It

generally enters at the end of the subject, but this rule is not invariable, for some subjects overlap with the answer (the fugue is then called a *' close fugue")

and some answers appear a short time

after the sub-

ject has concluded, but in the latter case there must be a short connecting phrase called the ^^ codetta,*'

THE COUNTER-SUBJECT.
This serves as accompaniment to the subject or the answer as they appear after the first entrance of the subject, in the exposition, but it is more than a

mere accompaniment,
all

for

it is

to be intertwined in

possible combinations with the subject and answer through the working out. It should be in double

counterpoint with the subject, as it can then appear either above or below it in the subsequent treatment.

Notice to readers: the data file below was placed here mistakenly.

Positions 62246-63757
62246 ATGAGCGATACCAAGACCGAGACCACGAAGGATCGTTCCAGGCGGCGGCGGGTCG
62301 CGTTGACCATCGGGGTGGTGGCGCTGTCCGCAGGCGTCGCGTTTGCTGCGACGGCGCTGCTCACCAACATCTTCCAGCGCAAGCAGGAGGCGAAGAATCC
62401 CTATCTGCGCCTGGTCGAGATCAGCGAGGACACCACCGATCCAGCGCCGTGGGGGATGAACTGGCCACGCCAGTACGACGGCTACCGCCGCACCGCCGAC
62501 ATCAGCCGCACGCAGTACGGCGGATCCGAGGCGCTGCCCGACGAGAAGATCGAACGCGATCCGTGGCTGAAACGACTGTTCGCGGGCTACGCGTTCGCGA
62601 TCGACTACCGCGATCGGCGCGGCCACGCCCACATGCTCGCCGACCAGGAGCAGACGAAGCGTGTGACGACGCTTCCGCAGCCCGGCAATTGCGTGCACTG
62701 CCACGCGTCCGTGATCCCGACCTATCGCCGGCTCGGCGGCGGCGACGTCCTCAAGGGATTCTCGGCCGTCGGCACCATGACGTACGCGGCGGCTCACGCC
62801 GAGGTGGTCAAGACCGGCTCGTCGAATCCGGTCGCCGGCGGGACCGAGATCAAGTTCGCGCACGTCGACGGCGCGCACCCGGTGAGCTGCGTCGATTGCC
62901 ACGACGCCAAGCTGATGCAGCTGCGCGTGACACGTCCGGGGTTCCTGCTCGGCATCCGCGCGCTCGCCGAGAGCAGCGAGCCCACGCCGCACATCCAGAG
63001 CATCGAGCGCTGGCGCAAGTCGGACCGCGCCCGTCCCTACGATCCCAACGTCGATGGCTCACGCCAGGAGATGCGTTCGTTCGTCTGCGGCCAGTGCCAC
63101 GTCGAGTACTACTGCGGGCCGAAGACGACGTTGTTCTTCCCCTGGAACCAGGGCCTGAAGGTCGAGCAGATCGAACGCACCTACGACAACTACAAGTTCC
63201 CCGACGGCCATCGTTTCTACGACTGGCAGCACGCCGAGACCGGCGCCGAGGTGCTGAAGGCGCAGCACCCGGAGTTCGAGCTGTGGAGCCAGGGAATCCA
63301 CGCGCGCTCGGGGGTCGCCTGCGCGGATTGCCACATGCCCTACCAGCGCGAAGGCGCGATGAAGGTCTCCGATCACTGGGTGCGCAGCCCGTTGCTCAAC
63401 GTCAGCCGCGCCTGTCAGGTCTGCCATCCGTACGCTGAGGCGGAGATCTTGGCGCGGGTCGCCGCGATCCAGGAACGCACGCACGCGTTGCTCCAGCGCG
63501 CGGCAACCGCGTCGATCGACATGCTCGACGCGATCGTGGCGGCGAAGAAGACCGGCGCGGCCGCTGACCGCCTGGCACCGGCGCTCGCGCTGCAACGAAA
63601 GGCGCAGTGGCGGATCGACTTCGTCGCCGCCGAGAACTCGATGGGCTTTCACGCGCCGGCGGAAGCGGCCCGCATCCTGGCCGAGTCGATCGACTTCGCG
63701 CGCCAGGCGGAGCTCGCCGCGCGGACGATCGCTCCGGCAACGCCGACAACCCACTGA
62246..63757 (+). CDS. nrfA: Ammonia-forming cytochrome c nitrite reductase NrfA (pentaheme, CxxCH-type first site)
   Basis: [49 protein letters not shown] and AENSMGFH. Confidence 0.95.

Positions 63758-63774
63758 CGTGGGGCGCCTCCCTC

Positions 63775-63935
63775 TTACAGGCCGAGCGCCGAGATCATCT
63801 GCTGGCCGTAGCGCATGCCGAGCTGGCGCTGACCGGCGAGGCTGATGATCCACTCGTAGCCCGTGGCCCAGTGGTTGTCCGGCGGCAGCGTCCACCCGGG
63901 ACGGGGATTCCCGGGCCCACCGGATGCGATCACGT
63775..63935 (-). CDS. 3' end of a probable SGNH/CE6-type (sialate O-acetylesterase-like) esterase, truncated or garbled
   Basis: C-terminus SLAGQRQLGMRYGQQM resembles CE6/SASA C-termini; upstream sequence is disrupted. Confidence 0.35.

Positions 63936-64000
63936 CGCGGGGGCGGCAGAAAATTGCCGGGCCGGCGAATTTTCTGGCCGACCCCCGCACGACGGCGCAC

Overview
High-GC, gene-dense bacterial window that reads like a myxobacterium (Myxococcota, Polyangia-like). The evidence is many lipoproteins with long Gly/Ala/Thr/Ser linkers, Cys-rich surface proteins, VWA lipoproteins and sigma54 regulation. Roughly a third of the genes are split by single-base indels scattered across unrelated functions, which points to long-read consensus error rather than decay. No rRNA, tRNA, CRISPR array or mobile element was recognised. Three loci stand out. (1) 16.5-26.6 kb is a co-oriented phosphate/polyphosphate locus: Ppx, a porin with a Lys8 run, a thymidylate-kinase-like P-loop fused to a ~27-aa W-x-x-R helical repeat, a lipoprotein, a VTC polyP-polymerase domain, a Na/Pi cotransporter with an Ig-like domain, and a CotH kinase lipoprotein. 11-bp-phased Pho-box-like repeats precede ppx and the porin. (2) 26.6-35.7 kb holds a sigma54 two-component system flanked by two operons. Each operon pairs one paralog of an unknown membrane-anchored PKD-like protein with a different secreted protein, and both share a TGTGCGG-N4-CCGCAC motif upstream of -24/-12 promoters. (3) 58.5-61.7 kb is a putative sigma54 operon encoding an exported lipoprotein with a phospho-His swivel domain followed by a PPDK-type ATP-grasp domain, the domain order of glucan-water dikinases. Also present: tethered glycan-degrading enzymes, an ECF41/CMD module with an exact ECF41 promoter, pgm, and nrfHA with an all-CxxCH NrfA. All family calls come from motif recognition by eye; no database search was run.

It is generally in florid counterpoint.

The following
different parts

is

a schedule of the entrance of the

of the exposition of a four-voiced fugue beginning with the bass part, but it must be remembered that not only the bass part, but any
voice can begin the fugue.

190
Soprano
Alto

THE OB Y OF MUSIC.
Answer.
Subject
Counter-sabject.

Tenor

Answer
Subject

Counter-subject

Free

part.

Bass

Counter-subject Free part

Free part

It will

be obsei*ved that after the counter-subject

has been stated

by any voice

in the exposition the part

becomes
voices.

free, that is, it does not present subject or answer, but adds free counterpoint to the other

counter-subject need not appear in the voice which enters last.

The

Regarding the entrance of voices in a four-voiced fugue it may be here stated that neither soprano and
tenor, nor bass and alto are allowed to enter in pairs, no matter which of them comes first, nor is it well to

as this
to

begin with bass and soprano, or soprano and bass, would cause the first part of the exposition

sound empty.

The following are some good successions of voices